Dale Steyn, the South African mainstay, continued to impress on his comeback trail, as he bowled at high pace and picked up four wickets over a long spell on Day 2 of the first Test of the two-match series versus Sri Lanka in Durban.
The veteran fast bowler bowled at speeds over 140kph in an unbroken 10-over spell. Steyn, who also surpassed Kapil Dev’s tally of 434 Test wickets, has been laid low by injuries. He sustained a career-threatening injury of the coracoid process in the WACA Test in 2016 and subsequently, suffered a heel injury during the Cape Town Test in 2018.
The pacer noted that he was feeling good about his bowling and hoped he could contribute to team’s cause for a longer period of time. “After not playing for two years, I feel like it’s a blessing to just be playing again. I’ve almost had to start over. I’m not on 430-odd wickets, I’m on 20 since breaking Shaun Pollock’s record. It’s nice to finish a three-Test series against Pakistan and not have someone write: ‘He’s an injury away from retiring.’ It’s nice to contribute again. Hopefully I can continue this for longer.
“When I’m bowling 10-over spells, it shows I’m enjoying what I do. I could take the easy option, take 4 for 30 and go and stand at fine leg and tell someone else to do it. But it’s fun. It’s fun taking wickets. It’s fun hitting guys on the head. As long as nothing serious happens.”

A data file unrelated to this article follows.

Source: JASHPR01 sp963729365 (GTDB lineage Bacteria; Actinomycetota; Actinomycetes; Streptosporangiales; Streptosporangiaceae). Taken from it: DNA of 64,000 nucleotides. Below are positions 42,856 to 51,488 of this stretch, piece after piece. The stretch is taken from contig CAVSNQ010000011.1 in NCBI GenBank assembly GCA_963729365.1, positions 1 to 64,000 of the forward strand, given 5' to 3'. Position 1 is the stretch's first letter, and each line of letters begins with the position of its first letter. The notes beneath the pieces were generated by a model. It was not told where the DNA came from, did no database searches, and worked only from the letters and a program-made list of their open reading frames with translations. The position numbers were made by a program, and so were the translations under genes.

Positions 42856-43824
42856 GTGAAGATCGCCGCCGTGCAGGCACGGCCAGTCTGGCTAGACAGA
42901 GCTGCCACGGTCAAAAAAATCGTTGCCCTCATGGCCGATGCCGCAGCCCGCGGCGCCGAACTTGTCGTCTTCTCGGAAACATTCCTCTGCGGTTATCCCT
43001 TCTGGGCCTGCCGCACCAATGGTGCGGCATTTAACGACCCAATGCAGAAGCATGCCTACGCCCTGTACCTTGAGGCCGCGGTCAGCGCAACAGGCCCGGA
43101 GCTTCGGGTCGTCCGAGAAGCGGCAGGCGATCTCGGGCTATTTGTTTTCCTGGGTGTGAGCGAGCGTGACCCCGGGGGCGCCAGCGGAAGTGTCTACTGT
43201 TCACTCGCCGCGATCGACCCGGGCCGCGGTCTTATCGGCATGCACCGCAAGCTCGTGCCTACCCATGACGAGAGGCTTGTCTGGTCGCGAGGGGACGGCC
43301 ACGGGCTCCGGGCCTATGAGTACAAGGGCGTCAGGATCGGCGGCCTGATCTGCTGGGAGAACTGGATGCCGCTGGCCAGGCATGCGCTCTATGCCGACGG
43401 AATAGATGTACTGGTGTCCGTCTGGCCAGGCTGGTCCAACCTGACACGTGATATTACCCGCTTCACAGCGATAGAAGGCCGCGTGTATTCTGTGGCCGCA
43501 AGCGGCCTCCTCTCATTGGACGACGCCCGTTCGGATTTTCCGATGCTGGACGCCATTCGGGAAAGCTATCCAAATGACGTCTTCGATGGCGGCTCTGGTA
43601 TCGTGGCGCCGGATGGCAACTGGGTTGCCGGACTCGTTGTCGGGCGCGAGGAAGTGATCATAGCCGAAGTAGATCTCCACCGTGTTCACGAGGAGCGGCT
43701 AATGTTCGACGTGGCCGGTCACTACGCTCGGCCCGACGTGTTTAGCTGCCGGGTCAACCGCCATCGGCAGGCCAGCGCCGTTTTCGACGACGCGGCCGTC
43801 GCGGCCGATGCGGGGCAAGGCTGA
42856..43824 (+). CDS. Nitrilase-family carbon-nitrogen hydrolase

Steyn also observed that pace was the key weapon in his armour. “The moment I can’t bowl 140-145 kph, and on a good day touch 150 kph like in fast Australian wickets, then you’ve got to ask yourself the question: How good am I? I’ve got to be honest – I don’t have all the skill in the world. I’ve got to bowl at a high pace consistently, over a long period of time.
“With a little bit of skill – I can shape it away, and I can bring it back in. You’ve got to be smart about when to bowl a bouncer, when to bowl a yorker, and when to bowl a slower ball, and that’s what experience is. After 15 years, I’ve got some of that.”
Steyn hasn’t picked up a five-for in Tests since August 2016. He could have ended the drought only for Dean Elgar to drop a sitter.
“Today was a day where I felt there was a wicket there all the time. I just felt like it was there for me, so I just kept going. When they were eight down, I didn’t want Vern [Philander] or Kesh [Maharaj] to come out and bowl a loosener and go for four or six. I thought: ‘I’m going to carry on bowling here until the captain says he’s had enough.’ He had had enough after I had my sixth [over], but I kept begging, and got what I wanted.”